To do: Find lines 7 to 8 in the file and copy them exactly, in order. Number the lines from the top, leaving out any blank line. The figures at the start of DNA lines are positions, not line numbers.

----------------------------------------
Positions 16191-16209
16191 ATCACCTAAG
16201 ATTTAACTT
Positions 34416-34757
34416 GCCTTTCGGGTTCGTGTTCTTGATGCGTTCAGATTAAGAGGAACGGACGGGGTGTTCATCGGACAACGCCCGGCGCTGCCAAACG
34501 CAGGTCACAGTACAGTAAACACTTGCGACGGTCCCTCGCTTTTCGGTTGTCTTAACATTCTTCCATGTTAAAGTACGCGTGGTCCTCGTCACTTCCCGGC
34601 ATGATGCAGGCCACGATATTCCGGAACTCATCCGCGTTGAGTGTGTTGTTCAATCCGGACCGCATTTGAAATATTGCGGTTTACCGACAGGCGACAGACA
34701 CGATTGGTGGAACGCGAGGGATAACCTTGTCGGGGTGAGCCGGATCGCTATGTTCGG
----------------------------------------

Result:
34601 ATGATGCAGGCCACGATATTCCGGAACTCATCCGCGTTGAGTGTGTTGTTCAATCCGGACCGCATTTGAAATATTGCGGTTTACCGACAGGCGACAGACA
34701 CGATTGGTGGAACGCGAGGGATAACCTTGTCGGGGTGAGCCGGATCGCTATGTTCGG